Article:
Expert Gareth Shaw offers advice on building entitlement to the state pension
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Barbara Keeley MP has issued her support for the 3.8million women born in the 1950s across the UK who were impacted and not told about changes to their state pension age.
In recent years, many campaign groups have arisen to tackle growing pension inequalities within the UK, including WASPI and BackTo60 campaign.
While the former seeks to rectify mistakes made to the pensions of women born in the 1950s, the former is calling on the state pension age to be lowered to 60 for both men and women.
In her response to the report by the Parliamentary and Health Service Ombudsman (PHSO), the Labour MP is calling on the Department of Work and Pensions (DWP) to take action on behalf of the WASPI women.
In the PHSO report, the Government was found to have failed to take into account the requirement for specific and targeted communication on state pension age changes for women born in the 1950s.
On top of this, the PHSO accused the DWP of “maladministration” as it continued to take the same action after realising their then-response was not working.
The report criticised action taken by the department from 2005 onwards as being insufficient, with it now being brought before Parliament for further scrutiny.
Amanda Amroliwala, PHSO’s Chief Executive, said that the Government body “failed to act quickly enough once it knew a significant proportion of women were not aware of the changes to their state pension age”.
Ms Amroliwala also said the department should have “written to the women affected at least 28 months earlier than it did”.
As part of her response, Ms Keeley cited the PHSO’s findings as being a “vindication” for the WASPI women’s goals and efforts.
She said: “After the disappointment of losing the case in the High Court in 2019, there has been good news recently that the PHSO has recently found that the DWP failed to communicate “with enough urgency” the changes that left many women waiting up to six years longer for their state pension.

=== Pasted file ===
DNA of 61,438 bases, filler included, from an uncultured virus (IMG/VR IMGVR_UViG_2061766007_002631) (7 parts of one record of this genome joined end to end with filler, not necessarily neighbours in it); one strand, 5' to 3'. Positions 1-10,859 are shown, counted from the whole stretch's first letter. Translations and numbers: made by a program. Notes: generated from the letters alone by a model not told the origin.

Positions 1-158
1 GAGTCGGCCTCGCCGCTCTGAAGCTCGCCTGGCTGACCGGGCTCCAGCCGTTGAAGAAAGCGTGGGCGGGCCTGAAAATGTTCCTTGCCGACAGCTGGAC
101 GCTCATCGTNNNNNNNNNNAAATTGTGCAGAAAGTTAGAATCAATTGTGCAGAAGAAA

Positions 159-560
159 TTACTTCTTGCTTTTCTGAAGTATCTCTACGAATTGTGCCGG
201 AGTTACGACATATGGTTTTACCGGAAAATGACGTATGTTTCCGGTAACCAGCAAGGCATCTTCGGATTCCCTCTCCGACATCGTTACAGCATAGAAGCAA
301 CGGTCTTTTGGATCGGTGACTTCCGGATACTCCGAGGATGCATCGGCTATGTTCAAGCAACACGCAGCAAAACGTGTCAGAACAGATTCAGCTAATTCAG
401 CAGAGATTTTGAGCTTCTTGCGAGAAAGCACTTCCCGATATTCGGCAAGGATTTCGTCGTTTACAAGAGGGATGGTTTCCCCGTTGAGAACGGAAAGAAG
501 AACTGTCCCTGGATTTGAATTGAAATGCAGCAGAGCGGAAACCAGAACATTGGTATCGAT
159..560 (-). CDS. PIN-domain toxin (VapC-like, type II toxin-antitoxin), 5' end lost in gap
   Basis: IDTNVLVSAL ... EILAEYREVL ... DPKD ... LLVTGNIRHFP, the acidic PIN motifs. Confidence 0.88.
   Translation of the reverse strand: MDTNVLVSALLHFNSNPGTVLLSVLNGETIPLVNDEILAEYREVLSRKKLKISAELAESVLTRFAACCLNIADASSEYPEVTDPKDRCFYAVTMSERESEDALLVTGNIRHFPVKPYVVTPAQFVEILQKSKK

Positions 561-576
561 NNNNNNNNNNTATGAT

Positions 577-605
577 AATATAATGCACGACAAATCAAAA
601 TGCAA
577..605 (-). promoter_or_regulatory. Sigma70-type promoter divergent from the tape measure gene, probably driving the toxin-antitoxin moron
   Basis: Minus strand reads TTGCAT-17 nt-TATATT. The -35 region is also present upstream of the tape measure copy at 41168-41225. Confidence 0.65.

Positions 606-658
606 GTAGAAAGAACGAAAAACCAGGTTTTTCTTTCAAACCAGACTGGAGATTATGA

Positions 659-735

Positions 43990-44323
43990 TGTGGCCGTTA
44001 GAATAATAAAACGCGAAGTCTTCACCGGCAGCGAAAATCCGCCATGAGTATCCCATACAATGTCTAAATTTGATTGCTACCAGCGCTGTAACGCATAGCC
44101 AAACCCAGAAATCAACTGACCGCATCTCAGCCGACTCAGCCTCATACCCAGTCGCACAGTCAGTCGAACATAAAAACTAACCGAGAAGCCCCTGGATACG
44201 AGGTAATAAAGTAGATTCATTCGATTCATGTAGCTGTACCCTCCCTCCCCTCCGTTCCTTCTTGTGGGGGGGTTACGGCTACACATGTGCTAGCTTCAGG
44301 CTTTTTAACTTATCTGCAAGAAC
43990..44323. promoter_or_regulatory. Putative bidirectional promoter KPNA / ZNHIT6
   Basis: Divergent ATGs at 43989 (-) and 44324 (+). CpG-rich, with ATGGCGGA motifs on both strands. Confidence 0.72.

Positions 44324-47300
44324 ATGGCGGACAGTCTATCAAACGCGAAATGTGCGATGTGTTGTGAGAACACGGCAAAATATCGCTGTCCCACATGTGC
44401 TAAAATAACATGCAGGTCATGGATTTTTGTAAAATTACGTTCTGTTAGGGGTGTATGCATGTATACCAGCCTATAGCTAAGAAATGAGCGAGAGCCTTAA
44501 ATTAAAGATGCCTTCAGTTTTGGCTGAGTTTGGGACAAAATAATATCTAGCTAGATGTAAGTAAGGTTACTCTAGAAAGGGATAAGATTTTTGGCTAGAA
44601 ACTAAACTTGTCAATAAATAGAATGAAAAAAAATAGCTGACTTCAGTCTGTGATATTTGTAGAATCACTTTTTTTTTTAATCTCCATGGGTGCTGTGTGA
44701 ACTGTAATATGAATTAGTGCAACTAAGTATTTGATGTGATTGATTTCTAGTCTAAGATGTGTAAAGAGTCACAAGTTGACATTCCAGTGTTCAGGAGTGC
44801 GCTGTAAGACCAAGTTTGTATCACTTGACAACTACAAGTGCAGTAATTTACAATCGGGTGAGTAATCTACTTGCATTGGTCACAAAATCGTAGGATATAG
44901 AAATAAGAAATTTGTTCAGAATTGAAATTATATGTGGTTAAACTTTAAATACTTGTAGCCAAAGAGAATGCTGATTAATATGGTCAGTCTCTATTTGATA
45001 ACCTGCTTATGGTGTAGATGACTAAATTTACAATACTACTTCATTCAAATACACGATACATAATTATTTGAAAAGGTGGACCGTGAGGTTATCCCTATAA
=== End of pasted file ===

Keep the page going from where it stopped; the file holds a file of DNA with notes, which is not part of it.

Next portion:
“The PHSO concluded that the DWP ‘should have written to the women affected at least 28 months earlier than it did’.
“This report vindicated what 1950s women have been saying for years – that there was maladministration on the part of the DWP over successive Governments in communication about changes to women’s state pensions.”
The MP for Worsley and Eccles South outlined her plans to support the campaign and hold the Government to account.
Ms Keeley explained: “I have now written to Thérèse Coffey MP, Work and Pensions Secretary, to ask for confirmation of the next steps that the Department for Work and Pensions will be taking on this issue, following the findings of the Ombudsman.
“I am committed to continuing to support the campaign until we get Pensions Justice for 1950s-born women.”
A DWP spokesperson has previously told Express.co.uk: “Both the High Court and Court of Appeal has supported the actions of the DWP, under successive governments dating back to 1995, and the Supreme Court the claimants permission to appeal.
“In a move towards gender equality, it was decided more than 25 years ago to make the state pension age the same for men and women.”
On its website, the WASPI campaign outlines to the British public why the state pension change was a “great injustice” for women born in the 1950s.
They explain: “Significant changes to the age we receive our state pension have been imposed upon us with a lack of appropriate notification, with little or no notice and much faster than we were promised – some of us have been hit by more than one increase.
“As a result, hundreds of thousands of us are suffering financial hardship, with not enough time to re-plan for our retirement.
“Women are telling us that they can’t believe their retirement age has increased by four, five or six years and they didn’t even know about it.
“With no other source of income (until the 1990s many women weren’t allowed to join company pension schemes, many of us are carers or in poor health) securing work is proving impossible and zero contract hours or Job Seekers’ Allowance is the only alternative for many.”
Express.co.uk has contacted the DWP asking for comment.
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